The Origin of Mexican Wedding Cookies & The Best Recipe for Making Them

It's time to make some tasty treats.
Illustration of plate of mexican wedding cookies
Illustration: Tiana Crispino for The Knot
chapelle johnson the knot associate editor
Chapelle Johnson
chapelle johnson the knot associate editor
Chapelle Johnson
Associate Editor
  • Chapelle writes articles for The Knot Worldwide. She covers all things wedding-related and has a personal interest in covering celebrity engagements and fashion.
  • Before joining The Knot Worldwide, Chapelle was an editorial intern for Subvrt Magazine.
  • Chapelle has a degree in English writing from Loyola University New Orleans.
Updated Dec 15, 2023

There are so many culinary traditions connected to weddings, and Mexican wedding cookies are one of them. Mexican wedding cookies are sweet treats with a nutty, buttery taste and a powdered sugar exterior that melts in your mouth. A simple cookie made of only a few ingredients, they're a buttery and crumbly delight that goes by many names—at least four, to be exact. And even though this dessert is small, it comes with a big, tangled history. Learn what Mexican wedding cookies are, the tradition behind them, their history, origin and multiple names. And as a sweet bonus, we included a Mexican wedding cookies recipe and gave some ideas for how you can add them to your special day.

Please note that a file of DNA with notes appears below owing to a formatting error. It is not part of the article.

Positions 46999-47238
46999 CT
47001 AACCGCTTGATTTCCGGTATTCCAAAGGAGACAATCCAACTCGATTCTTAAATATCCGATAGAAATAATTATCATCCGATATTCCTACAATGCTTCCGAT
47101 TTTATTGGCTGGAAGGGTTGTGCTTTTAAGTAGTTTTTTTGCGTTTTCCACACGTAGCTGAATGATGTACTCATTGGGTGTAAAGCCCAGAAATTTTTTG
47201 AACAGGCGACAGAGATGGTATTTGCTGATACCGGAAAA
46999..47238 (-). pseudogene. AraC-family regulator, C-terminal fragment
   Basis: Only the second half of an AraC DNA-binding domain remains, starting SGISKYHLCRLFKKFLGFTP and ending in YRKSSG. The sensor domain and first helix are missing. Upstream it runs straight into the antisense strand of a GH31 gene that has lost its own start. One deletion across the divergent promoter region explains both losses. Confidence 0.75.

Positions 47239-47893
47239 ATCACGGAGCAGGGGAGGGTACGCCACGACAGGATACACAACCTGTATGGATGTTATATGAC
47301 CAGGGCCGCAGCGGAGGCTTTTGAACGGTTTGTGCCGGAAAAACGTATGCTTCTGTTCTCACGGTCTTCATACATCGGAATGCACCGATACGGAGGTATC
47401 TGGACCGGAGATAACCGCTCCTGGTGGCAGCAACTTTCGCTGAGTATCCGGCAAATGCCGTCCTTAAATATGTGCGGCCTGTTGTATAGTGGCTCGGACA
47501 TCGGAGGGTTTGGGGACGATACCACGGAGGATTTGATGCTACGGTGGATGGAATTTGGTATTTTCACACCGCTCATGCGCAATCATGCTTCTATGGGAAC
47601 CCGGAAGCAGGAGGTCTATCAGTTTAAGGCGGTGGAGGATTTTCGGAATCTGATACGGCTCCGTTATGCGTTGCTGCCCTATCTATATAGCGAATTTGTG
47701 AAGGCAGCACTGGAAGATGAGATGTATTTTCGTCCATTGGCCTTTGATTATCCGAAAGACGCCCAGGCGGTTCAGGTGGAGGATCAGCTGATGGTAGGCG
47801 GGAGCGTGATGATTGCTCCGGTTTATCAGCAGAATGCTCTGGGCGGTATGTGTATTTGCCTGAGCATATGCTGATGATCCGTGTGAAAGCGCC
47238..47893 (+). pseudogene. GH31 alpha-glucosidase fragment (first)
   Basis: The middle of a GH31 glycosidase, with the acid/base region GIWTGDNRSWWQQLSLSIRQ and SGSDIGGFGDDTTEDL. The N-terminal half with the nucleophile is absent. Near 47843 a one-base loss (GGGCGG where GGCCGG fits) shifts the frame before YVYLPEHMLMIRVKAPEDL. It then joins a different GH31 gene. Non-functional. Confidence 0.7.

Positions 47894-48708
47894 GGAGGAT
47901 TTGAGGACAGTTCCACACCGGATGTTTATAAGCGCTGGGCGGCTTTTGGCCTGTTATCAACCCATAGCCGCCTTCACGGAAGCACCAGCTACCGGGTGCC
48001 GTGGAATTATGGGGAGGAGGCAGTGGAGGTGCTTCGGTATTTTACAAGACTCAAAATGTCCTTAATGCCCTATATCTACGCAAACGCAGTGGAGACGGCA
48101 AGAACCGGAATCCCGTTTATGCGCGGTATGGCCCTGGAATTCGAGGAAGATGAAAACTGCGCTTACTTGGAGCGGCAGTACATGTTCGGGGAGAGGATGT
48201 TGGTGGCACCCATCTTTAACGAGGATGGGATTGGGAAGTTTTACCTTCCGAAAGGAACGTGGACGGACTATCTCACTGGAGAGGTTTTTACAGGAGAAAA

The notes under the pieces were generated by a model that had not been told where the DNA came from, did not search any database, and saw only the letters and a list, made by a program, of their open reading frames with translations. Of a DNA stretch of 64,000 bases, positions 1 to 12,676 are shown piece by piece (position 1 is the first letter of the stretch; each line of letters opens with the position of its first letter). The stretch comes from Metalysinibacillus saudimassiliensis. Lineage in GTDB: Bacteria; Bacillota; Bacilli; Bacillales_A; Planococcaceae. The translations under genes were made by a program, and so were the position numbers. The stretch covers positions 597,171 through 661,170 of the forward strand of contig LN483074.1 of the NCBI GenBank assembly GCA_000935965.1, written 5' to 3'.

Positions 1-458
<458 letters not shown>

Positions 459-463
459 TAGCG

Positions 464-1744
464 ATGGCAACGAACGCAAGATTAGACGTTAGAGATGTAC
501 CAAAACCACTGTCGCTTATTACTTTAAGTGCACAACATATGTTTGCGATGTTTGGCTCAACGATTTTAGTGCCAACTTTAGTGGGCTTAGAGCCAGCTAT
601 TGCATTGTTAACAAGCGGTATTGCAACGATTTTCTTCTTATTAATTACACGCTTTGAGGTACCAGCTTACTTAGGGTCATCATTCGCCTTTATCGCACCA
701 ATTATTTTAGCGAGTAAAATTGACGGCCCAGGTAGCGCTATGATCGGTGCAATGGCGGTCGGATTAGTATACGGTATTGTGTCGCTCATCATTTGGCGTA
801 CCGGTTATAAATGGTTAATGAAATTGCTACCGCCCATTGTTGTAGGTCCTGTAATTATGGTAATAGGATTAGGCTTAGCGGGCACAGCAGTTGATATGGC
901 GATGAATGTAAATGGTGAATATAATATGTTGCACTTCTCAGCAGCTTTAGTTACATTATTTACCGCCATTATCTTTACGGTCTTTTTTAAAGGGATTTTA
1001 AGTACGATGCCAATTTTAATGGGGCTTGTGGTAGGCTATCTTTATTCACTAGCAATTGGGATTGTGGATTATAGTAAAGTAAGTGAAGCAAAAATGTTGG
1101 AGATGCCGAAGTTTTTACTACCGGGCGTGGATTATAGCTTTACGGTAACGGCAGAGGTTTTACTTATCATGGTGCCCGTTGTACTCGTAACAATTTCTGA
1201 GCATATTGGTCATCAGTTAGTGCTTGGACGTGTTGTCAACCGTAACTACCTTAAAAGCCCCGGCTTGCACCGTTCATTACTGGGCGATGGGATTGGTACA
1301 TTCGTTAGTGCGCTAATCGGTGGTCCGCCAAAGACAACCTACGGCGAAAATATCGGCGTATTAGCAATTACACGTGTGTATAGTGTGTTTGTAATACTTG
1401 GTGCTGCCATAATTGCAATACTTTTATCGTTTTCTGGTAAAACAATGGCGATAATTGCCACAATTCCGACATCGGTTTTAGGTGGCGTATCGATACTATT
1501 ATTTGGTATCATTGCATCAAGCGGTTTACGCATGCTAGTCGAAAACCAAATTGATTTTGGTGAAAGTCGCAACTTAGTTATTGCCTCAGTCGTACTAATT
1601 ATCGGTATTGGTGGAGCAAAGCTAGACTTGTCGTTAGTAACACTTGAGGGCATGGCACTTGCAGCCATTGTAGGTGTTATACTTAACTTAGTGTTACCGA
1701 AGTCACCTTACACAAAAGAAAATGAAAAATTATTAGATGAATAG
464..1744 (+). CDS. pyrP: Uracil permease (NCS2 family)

The Ultimate Guide to Mexican Wedding Cookies: What Are They? | Tradition | History | Origin | Name | Recipe | How to Incorporate Them

What Are Mexican Wedding Cookies?

Mexican wedding cookies are buttery desserts filled with walnuts, hazelnuts, pecans or almonds topped with delicious powdered sugar. "In Mexico, they are a popular part of the dessert offerings during many weddings," says Tatiana Parra, head of product at La Monarca Bakery & Cafe in Los Angeles. "The type of nuts vary from almonds to pecans to pistachios to walnuts, but we use pecans," she says. "Without eggs in the recipe to bind them, Mexican wedding cookies have the consistency of a crumbly shortbread instead of a chewy sugar cookie."

Mexican Wedding Cookies Tradition

Even though the Mexican wedding cake cookies' history and origin are complicated (we'll dive into that soon), they are known to be occasionally served at some Mexican weddings at a dessert bar or given to guests to take home as an edible wedding favor. Parra adds that the cookies are also popular year-round in Mexico and the US, especially during the holiday season because they resemble snowballs.